Brazil regards airports as key challenge

Updated: 2013-04-17 08:00

By Agence France-Presse in Recife, Brazil (China Daily)

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Organizing committee boss still confident about World Cup success

Brazil faces a major challenge in modernizing its airports ahead of next year's World Cup and will make available both civilian and military airfields for the teams, a government official said.

"The big problem" for the tournament is "the quality of airports", Luis Fernandes, the government representative on the World Cup's Local Organizing Committee said in an interview with foreign correspondents in the northeastern city of Recife on Sunday.

The work to completely upgrade the airports will be finished in 2018 and the 32 squads and officials will be able to use civilian and military airports, Fernandes said.

Fernandes, who is also executive secretary in the sports ministry, said the tournament offers great development opportunities for Brazil and he insisted the country will stage an "excellent" World Cup with a "Brazilian touch".

"FIFA must guarantee the success of the event but we (the government) must also ensure that it helps the development of the regions and the country. This is why we chose to have 12 host cities instead of eight. All are tourist hubs who will benefit from the infrastructure improvements (ports, airports, urban mobility, telecommunications)."

The federal government is to invest $15 billion in the World Cup and this June's Confederations Cup. These events are expected to raise the country's international profile. Brazil also wants to boost its tourism to lure investments. It expects a 0.5 percent hike annually in the national GDP as a result of these sporting events (including the 2016 Olympics).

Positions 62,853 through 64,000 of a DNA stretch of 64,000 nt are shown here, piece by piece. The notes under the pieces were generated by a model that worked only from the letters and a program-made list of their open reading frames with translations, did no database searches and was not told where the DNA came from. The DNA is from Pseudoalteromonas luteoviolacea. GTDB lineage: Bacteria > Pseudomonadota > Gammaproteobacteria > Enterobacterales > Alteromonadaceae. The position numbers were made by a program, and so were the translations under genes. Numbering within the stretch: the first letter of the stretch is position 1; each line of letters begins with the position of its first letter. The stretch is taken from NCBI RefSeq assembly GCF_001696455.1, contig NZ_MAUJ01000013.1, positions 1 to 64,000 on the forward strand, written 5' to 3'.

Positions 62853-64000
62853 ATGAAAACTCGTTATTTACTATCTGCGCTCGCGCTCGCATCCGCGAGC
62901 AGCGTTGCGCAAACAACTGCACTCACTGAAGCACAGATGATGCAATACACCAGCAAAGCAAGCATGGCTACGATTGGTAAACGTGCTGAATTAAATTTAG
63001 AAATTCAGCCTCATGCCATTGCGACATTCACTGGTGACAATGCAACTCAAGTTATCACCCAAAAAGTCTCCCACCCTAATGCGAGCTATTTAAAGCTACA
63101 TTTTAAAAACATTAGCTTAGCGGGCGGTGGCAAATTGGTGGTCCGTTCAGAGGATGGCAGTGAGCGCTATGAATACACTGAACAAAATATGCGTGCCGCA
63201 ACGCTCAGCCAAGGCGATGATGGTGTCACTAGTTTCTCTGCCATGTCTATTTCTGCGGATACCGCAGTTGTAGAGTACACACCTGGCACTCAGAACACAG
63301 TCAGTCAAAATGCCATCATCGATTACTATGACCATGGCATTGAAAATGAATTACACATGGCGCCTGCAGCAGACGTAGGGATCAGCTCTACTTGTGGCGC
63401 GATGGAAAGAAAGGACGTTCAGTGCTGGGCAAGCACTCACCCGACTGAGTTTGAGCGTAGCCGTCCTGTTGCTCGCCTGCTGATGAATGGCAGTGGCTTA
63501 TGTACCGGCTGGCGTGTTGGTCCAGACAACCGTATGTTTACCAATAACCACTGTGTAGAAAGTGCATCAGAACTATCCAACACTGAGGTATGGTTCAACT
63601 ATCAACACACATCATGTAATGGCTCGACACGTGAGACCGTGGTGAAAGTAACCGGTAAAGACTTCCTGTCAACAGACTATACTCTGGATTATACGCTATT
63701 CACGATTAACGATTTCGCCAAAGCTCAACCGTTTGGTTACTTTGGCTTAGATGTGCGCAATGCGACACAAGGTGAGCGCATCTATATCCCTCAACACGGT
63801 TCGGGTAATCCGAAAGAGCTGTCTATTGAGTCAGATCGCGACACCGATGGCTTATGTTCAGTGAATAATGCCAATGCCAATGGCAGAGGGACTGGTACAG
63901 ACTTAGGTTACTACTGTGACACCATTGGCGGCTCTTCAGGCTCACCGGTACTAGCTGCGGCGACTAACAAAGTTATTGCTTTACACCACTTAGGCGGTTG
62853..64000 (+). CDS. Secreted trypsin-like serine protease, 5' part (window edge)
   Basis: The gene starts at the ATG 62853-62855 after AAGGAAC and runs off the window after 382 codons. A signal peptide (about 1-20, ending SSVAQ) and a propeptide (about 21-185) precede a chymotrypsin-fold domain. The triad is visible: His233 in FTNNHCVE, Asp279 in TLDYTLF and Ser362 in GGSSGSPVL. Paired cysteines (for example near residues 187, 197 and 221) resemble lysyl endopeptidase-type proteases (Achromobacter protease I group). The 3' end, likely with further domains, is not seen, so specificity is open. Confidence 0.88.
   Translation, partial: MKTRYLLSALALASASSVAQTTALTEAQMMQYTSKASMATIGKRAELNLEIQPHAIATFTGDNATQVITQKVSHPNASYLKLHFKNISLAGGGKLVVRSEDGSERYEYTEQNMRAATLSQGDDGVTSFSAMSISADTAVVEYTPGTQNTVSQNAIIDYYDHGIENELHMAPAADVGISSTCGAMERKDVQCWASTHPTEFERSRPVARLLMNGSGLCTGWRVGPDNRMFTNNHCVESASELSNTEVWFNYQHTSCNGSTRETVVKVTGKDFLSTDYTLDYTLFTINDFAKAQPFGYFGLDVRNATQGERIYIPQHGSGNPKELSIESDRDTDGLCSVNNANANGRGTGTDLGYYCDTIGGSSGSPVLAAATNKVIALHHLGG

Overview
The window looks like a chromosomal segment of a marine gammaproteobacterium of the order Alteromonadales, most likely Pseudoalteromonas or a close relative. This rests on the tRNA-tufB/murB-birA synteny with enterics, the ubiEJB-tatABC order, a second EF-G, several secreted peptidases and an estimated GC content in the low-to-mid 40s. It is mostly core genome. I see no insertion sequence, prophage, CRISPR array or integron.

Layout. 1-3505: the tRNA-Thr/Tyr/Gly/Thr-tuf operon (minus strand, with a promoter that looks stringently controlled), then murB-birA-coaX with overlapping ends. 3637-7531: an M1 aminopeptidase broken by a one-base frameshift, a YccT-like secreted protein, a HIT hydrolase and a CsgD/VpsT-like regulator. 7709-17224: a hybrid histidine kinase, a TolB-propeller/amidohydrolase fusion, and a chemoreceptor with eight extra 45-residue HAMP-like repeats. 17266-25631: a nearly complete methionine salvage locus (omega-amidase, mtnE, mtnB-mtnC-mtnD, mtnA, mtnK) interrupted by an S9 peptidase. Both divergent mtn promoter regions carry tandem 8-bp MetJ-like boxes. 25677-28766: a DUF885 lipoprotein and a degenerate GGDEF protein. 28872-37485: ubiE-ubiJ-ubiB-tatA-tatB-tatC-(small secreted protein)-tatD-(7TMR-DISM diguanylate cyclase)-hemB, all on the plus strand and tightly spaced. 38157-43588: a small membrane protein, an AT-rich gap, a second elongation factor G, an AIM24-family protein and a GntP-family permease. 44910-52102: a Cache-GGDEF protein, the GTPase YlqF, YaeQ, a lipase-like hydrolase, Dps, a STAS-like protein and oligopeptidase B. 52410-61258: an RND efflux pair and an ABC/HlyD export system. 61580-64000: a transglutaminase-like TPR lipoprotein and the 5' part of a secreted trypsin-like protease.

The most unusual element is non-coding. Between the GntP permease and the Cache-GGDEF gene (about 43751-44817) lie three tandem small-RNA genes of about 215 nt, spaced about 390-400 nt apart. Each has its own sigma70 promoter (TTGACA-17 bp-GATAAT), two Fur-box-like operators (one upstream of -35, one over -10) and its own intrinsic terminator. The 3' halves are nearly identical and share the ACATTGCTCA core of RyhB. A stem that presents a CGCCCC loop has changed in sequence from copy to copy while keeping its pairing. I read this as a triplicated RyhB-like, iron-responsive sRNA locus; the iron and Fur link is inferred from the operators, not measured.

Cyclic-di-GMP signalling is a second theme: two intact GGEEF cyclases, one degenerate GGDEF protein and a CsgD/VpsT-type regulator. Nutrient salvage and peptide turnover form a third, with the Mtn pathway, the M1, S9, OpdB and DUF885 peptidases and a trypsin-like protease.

Will everything be ready in time?

Meanwhile, the stadiums are of vital importance. Six will be operational for the Confederations Cup in June. But there have been delays. Only two were ready in December, which was the initial deadline, and the four others will be by the end of April.

"We will have to conduct (FIFA) tests of the facilities in parallel rather than in sequences, but they will all be carried out. The same thing will happen for the 2014 World Cup. Every six months, we will take stock," Fernandes said.

"Our major problem is the quality of the airports. The modernization plan runs until 2018. But for 2014, they (airports) will operate well and military airports will be used to welcome officials and to park the planes. Foreign teams will be able to fly into both civilian and military airports."

As for his organization's relationship with FIFA, Fernandes said: "We have been very firm in our negotiations with FIFA, but we had to remain open because we want to ensure the success of the game.

"The government had to be represented on the organizing committee. The relationship improved a lot as a result."

(China Daily 04/17/2013 page22)